Source Link - Girl, 9, masters 600 sign language gestures so she can tell deaf mother 'I love you'
A nine-year-old girl has become one of the youngest people in Britain to pass her sign language exams.
Tayla Reynolds mastered more than 600 gestures so she could communicate with her mother, Debbie, who has hearing difficulties.
The gruelling 23 week Level 1 British Sign Language course is usually only taken by adults, but Tayla began learning sign language after watching her mother.
Tayla said she would love to follow in her mother's foosteps, who runs the School of Sign Language in Blackburn.
Debbie, 35, who set up the sign language school four years ago, said: 'I'm extremely proud of my daughter and only wish I'd started learning at her age. If I had begun then I'd have been fully trained by the time I was 20.
'With every person who passes the tests, we get closer to getting rid of the horrible label I had to live with, growing up deaf and dumb.'
A spokesman for society the British Deaf Association said: 'We would like to congratulate Tayla on achieving her BSL level 1 at such a young age. She is a glowing example to other school children.'
* Many accounts attribute the invention of sign language to 16th Century Italy and France, while records show a sign language wedding took place in Leicester as early as 1576.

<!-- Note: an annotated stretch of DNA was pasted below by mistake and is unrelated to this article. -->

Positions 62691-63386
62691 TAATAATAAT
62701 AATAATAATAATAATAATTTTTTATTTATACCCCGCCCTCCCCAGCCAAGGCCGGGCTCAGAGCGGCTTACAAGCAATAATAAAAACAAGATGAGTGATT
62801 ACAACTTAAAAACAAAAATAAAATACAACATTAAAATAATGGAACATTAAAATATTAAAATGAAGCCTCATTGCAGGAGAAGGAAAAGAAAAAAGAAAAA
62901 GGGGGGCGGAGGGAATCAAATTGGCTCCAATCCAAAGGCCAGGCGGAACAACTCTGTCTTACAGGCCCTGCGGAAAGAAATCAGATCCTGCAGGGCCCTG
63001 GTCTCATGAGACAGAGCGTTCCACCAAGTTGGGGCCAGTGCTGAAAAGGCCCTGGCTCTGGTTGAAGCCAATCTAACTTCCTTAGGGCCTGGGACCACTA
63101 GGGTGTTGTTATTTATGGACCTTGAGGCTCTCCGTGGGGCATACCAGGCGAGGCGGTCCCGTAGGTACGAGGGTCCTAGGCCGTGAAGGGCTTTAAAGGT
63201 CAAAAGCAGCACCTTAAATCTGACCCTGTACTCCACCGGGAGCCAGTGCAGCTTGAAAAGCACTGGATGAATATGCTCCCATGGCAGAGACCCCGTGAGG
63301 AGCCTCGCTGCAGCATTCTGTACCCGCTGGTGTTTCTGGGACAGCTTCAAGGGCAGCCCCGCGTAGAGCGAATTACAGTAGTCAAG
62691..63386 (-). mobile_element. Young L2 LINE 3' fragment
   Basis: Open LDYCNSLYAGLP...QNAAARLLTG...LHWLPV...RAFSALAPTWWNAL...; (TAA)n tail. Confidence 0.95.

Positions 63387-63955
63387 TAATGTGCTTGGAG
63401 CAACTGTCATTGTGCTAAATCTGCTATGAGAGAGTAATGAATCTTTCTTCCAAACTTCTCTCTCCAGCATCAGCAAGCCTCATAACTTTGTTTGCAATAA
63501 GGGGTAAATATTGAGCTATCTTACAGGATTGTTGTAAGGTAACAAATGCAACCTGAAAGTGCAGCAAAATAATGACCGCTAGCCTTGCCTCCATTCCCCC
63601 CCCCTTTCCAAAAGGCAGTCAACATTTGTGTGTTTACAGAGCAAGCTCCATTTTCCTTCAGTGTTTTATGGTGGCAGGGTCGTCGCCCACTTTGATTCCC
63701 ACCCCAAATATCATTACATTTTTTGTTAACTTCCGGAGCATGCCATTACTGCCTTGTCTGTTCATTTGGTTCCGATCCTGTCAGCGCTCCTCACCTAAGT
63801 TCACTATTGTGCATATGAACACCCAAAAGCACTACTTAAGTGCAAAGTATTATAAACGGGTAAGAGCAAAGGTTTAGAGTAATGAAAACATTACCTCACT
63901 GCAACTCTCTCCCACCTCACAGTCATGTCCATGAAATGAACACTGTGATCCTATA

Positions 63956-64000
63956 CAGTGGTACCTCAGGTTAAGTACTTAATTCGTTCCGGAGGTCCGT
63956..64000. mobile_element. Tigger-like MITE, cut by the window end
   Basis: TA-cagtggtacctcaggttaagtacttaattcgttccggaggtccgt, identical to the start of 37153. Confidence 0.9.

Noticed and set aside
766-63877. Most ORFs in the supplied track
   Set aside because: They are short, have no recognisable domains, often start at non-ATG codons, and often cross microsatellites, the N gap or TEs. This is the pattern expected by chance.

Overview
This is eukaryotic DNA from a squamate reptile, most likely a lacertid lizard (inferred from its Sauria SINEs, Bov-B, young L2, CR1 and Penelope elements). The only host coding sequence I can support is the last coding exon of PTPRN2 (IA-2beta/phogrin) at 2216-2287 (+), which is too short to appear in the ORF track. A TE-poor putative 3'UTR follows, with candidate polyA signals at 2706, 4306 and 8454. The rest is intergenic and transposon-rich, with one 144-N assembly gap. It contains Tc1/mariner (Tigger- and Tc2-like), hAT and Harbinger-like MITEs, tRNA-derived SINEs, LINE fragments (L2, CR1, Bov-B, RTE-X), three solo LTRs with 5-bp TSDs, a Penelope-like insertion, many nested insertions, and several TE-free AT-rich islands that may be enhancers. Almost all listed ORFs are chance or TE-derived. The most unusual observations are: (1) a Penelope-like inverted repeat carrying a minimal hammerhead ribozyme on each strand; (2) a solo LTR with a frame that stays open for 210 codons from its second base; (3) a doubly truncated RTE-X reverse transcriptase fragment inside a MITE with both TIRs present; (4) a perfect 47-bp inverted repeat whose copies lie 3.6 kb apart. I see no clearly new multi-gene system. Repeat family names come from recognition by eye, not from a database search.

* The language in its modern form, however, can be traced back to Charles-Michel de l'Epée, who founded the first public school for deaf children in Paris in the 1760s.
* The basic structures of the sign language he taught spread worldwide as similar schools were set up in other countries.
* Today, most countries have their own versions of sign language, with international conferences recognising some 80 languages divided into at least seven linguistic groups.
* British Sign Language, used by the majority of Britain's deaf population, claims somewhere between seventy thousand and a quarter of a million speakers.
* In 2004, British Sign Language was recognised by the government as an official language.